I have been a fan of this franchise since the first installment on the PlayStation 3 back in 2007. There have been some hiccups, but I am extremely pleased with where Ubisoft has landed with these games. Ever since Assassin’s Creed Origins, they’ve been back on the right track.
A Beautiful Open World
Assassin’s Creed: Valhalla continues the same patterns as Origins and Odyssey did, creating a truly wonderful action RPG. Now, I will say that I encountered some glitches, but nothing that broke the game or ruined my experience with it. Instead, they were just humorous open world issues like NPCs glitching.
Aside from the few glitches, this game was really solid. Its open world is beautiful and huge. There is quite a lot to see and do in the world, and many of those things won’t show up on your map. If you’re curious about something, odds are something is hidden there. There were plenty of caves and mountains to explore and find treasure in.
Upon exploring you will find many things do other then treasure hunting. There are activities that you can do like drinking games, archery tests, dice games, and flyting. All of these activities reward you with silver to spend on new items or supplies. Flyting will also increase your charisma which can open up more dialogue opportunities. Flyting is a contest of insulting each other in verse form. It’s very amusing and was my favorite side activity to participate in.
Approach To Gameplay Done Right
Side quests are much shorter than in past titles and don’t take you from the story all too much, which helps create a more linear experience within this huge world. In the past, like most open-world games, the Assassin’s Creed titles can drown you in side quests which make it difficult to follow the main story. Here though, it’s much easier to follow the story and just pick things up along the way. Side missions often take place very near where they start too, so you won’t be running all over the place to get things done.
The gameplay is what keeps me coming back to every new entry. Valhalla’s open world is so fun to explore, but the full sandbox approach to assassinations and missions has evolved so much here. In previous games of the franchise, it used to be very strict on how you go about missions and objectives, but in these new titles you can approach things however you’d like to. If you want to remain stealthy, the game gives you everything you need to do so. If running in and causing trouble is more your fancy, you can do that as well.
That freedom is still something that I enjoy in these games. It is nice to assess each mission differently and approach things how I see fit. It also leaves me feeling more in control of each mission. This truly creates and open experience in a world full of opportunity.
Valhalla: A Story For The Ages
Eivor, the main character, can be changed between male or female through the Animus settings. I enjoyed this approach to the main character. Odyssey was similar, having you chose between the two siblings Kasandra or Alexios. Whichever one you don’t choose, plays out their role in the story as your adversary. The choice doesn’t change much, and it is the same for Valhalla. Though with Valhalla, you are Eivor regardless.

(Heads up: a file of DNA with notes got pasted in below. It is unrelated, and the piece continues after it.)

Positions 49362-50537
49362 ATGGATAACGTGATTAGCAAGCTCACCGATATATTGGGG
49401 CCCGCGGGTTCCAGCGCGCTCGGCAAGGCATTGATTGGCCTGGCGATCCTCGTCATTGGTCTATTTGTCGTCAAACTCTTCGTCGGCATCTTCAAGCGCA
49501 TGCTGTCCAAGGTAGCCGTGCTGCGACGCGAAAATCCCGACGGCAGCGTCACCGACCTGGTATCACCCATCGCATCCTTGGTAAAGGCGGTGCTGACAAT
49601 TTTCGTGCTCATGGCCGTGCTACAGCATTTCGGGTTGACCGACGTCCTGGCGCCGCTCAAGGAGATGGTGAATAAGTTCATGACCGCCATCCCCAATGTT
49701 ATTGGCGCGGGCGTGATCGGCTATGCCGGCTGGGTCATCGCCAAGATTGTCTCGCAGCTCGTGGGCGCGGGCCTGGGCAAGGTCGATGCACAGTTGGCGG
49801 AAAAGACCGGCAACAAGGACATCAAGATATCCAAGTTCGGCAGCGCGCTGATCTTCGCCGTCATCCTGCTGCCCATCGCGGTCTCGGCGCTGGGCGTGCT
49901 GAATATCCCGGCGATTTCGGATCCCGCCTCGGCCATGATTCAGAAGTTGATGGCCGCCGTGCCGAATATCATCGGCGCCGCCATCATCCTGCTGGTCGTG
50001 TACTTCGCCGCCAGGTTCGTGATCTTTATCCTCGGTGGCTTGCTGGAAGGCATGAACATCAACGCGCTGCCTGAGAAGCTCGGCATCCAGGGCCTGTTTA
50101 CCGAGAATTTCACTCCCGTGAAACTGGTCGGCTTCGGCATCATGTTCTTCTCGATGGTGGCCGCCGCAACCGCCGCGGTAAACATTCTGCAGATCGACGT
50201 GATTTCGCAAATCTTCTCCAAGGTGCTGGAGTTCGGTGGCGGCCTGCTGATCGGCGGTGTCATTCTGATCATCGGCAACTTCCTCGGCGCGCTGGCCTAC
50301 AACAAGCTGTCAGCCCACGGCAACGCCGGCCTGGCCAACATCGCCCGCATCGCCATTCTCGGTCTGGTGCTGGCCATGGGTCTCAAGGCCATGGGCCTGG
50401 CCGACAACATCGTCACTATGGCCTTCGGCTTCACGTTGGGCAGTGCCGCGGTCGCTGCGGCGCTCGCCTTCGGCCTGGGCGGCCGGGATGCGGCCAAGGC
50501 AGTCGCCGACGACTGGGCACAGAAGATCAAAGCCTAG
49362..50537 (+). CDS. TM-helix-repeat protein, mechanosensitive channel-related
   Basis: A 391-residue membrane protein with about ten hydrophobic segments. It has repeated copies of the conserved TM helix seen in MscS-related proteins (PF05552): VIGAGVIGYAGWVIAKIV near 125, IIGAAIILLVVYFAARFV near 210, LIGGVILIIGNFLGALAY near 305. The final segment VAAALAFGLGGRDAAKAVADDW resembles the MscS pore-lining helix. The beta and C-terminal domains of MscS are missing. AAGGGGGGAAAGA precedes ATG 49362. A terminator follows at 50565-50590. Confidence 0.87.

Eivor’s drive and commitment to their clan is admirable and you are given many options in how you want to handle certain story points and decisions. There is a good and bad ending, depending on select choices, mostly regarding your brother Sigurd. At the end of the game he will judge your decisions and decide which ending you get. Without giving any spoilers, I enjoyed following Eivor on their journey. Ubisoft crafted a really wonderful experience here.
I really appreciated the missions that took you to Asgard and Jötunheimr, too. They are presented in a way that has Eivor drink potions to remember memories of Odin and the events leading to Ragnarök. Of course, I couldn’t help but compare their take on Norse mythology to that of 2018’s God of War. Regardless of it not being that same experience, I can appreciate the time Ubisoft put into making their own experiences with those gods.
It goes well with the story too, as Eivor and the Raven Clan are from Norway and worship all of these gods. It was a trip into their history and culture as well as an exciting story arc for the game. This also shed some light on the differences they had with the Christians in the game. I was amazed with how well Ubisoft fleshed all of this out.
Valhalla Has A Lot To Offer
I sunk over 90 hours into this game on my PlayStation 5, and still haven’t done everything there is to offer. I completed the story but there’s still plenty to do and accomplish. Most Assassin’s Creed titles run me around the same playtime. The story on its own isn’t that long but I’m always upgrading gear, doing side quests and exploring everything these games have to offer. Generally, there’s a lot to unpack here.
It was a wonderful experience though, that I’m already itching to jump back into. I’m excited to see what the season pass has to offer, and of course what future titles have in store for us. Assassin’s Creed Valhalla ended up being the last game I beat in 2020, ending the year an a great note.